Wildeyes Premieres Single "Open Your Eyes" From Forthcoming Album 'Shut Up And Dance' April 25, 2022 13:28
Press Release + Photo via Wildeyes
Nashville, TN -- When Wildeyes was born, life was simple. Emily and Daniel Kohavi were living a few doors down from guitarist Max Hoffman, where they would gather in one of their Madison, Tennessee backyards to create an initial catalog that would land them on NPR’s Tiny Desk On The Road and FireFly Music Festival before they had even stepped foot in a recording studio.
The first time they put pen to paper, Beauty & Sadness blossomed, with the debut album peaking at #9 on the Billboard HeatSeekers chart. The phone rang non-stop with agencies promising to turn the trio into industry darlings, and it seemed like something small had the chance to make it big.But as life wants to do, things got complicated. Emily’s reputation as the touring community’s ultimate hired gun earned her touring spots with Hozier, Phoebe Bridgers, Kacey Musgraves and more, until she was gone so often it almost seemed like the band was set to burn out before they really caught fire. Two years after the release of their chart-topping debut, Wildeyes felt the pressure to create another album— one that diverged from the folk-filled box the industry seemed to want to jam them into, and one that would expand their lineup to a full band with a deeper, psychedelia-infused Americana sound.
With Emily’s multi-instrumentalist prowess in high demand, Wildeyes understood how precious their time with their leading lady was. The band booked a two day session at the legendary Sound Emporium, working with Grammy award-winning producer Ed Spears and bringing in bassist Calvin Knowles (Katie Pruitt, Muddy Magnolias) and Terence Clarke (Robert Cray Band, Keith Urban) on drums. Originally intended to be a session for demos, the core members laid the groundwork for their second album. Knowles and Clarke immediately picked up the framework, building some of the biggest riffs the project would become shaped around. Wildeyes tracked seven original songs from what would become Shut Up And Dance in one take— a tried and true specialty from the band that thrives on live performances in remote places.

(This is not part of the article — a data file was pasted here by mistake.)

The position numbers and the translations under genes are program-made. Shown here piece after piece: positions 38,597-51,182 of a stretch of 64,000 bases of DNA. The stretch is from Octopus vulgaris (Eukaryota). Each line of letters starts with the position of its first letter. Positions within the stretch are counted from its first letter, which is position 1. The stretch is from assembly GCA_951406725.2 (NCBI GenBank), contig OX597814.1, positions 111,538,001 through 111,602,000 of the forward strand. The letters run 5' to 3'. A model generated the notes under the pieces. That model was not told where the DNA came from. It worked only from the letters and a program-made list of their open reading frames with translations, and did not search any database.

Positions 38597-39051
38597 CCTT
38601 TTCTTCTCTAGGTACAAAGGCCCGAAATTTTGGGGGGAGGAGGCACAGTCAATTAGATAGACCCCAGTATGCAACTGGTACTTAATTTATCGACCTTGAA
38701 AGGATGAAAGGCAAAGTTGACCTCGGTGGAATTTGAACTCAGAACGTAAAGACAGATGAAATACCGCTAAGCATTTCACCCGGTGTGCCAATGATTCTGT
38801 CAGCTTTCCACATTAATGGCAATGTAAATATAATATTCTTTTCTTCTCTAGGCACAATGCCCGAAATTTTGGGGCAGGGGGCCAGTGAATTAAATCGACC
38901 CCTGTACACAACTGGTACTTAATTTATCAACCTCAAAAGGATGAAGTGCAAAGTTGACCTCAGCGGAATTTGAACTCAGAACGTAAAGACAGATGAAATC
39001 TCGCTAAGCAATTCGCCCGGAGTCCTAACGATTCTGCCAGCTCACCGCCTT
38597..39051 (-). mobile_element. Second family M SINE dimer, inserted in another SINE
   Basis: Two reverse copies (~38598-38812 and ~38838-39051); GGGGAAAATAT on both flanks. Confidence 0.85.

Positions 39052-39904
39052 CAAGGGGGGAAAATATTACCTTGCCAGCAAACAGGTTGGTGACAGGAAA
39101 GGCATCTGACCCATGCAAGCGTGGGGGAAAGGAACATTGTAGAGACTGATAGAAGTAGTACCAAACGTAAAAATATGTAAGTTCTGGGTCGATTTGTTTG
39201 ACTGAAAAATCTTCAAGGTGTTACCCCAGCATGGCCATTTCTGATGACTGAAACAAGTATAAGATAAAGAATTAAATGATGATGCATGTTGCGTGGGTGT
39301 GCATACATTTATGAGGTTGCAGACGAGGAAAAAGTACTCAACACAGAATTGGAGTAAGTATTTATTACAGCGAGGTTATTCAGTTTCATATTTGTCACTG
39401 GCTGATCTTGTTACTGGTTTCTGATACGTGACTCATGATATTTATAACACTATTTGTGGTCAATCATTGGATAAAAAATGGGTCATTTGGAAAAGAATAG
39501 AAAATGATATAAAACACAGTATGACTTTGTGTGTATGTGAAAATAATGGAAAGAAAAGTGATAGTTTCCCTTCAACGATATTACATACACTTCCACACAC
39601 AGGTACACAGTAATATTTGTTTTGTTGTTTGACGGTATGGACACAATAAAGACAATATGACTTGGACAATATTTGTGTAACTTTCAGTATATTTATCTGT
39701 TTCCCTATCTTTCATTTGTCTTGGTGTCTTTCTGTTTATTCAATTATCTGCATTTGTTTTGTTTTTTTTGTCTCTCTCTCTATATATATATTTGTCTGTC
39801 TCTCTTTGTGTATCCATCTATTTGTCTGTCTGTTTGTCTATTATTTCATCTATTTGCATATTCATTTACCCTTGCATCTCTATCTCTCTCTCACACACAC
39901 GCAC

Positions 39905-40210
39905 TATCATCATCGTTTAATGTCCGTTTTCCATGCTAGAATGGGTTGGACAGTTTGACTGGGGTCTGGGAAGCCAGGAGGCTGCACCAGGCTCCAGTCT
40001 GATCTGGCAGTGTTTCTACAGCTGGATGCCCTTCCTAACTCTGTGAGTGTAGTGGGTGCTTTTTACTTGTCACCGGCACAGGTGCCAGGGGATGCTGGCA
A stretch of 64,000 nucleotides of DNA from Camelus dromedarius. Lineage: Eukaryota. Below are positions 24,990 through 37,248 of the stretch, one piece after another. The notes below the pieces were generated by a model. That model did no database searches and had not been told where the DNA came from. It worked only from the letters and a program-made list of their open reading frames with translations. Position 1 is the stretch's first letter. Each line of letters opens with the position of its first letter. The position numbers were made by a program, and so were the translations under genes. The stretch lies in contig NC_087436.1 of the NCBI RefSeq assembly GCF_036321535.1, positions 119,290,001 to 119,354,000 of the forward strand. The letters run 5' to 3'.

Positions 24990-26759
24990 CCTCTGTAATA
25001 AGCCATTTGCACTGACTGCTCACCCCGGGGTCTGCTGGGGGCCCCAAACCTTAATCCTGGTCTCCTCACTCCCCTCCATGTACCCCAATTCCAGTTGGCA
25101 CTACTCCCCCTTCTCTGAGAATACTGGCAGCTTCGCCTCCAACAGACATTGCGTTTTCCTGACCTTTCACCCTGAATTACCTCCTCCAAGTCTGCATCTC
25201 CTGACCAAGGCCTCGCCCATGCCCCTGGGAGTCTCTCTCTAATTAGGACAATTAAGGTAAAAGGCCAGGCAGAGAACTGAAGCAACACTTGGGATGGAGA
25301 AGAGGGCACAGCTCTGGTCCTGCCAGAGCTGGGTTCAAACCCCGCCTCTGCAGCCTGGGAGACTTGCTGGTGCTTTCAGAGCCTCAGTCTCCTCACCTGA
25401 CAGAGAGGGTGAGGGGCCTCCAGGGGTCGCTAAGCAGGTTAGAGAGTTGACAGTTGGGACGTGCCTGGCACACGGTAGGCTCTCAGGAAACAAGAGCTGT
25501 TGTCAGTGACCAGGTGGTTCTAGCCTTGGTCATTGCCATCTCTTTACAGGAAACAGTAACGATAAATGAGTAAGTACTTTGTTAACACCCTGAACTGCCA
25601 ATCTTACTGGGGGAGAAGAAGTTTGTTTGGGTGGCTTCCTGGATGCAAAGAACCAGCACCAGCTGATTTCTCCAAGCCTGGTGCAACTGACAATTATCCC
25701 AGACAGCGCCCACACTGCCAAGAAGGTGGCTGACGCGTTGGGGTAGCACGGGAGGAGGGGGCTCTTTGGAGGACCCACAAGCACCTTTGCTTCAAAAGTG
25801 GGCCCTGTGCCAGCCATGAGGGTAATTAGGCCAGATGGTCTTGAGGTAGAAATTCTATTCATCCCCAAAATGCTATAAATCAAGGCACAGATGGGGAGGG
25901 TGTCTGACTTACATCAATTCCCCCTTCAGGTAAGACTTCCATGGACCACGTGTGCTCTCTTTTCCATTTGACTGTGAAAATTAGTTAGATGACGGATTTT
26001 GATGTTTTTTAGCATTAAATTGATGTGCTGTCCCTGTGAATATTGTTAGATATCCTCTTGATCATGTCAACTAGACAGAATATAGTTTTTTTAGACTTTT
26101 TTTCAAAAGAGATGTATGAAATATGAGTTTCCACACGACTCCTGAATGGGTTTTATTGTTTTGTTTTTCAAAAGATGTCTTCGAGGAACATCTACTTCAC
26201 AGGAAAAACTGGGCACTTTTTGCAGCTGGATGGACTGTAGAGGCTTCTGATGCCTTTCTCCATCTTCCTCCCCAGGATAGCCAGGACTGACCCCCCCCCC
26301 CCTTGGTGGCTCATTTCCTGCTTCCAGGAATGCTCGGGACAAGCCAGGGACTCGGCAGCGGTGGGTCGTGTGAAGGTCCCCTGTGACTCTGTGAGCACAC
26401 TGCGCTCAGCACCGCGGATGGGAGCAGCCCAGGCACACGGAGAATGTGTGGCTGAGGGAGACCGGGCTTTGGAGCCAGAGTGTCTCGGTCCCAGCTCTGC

“The core performances (bass, drums, guitars, lead vocal) were all just that,” says Daniel Kohavi. “Performances in a room with no click track. This matches the way the first record was made, and is a big part of the ethos of the band. Capturing a moment, a performance, with all of its imperfections is what we have built Wildeyes on. For us, it’s all about the performance and the real musical interaction that happens within a collective of musicians."
Even with the bulk of the work done, bringing an album to fruition is complicated. Add in a front woman who spends the majority of her year globe trotting on other artist’s world tours, and the process is downright painful. Add in a global pandemic, and it is sheer torture.
“We’d spent two years on a recording hiatus between [Emily’s] tours with Hozier and Phoebe [Bridgers], and then covid added all of this extra uncertainty,” says Daniel. “The band wasn’t playing any shows, sitting on an unfinished record with no future release dates in sight.